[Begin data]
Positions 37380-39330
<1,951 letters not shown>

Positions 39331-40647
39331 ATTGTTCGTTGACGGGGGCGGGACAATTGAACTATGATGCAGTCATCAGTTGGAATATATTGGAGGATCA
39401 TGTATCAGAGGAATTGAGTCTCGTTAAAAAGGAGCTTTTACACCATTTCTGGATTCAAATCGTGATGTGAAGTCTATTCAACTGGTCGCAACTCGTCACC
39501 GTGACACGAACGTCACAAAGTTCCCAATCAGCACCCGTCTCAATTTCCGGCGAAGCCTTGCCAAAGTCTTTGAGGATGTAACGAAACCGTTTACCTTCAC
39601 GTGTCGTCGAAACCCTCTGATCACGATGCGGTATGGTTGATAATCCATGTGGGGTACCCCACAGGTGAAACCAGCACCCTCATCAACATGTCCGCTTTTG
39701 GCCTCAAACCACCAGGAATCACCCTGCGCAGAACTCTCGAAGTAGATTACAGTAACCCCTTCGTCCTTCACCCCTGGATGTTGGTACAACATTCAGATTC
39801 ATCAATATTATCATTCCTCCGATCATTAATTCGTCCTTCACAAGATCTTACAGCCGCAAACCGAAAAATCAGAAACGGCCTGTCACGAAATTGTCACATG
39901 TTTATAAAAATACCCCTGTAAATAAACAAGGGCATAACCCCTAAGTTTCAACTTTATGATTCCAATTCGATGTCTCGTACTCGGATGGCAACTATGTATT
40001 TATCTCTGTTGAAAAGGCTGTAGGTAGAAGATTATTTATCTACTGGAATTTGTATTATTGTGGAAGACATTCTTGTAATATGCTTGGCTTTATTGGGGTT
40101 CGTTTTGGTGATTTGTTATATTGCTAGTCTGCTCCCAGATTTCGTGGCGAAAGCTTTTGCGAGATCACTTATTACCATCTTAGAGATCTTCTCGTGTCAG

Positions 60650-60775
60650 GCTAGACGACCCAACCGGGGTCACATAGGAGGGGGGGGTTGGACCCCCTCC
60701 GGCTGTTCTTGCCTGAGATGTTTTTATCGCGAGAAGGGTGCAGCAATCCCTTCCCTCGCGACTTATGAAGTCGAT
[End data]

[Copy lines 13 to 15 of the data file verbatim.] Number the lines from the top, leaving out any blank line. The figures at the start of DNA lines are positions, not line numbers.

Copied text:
Positions 60650-60775
60650 GCTAGACGACCCAACCGGGGTCACATAGGAGGGGGGGGTTGGACCCCCTCC
60701 GGCTGTTCTTGCCTGAGATGTTTTTATCGCGAGAAGGGTGCAGCAATCCCTTCCCTCGCGACTTATGAAGTCGAT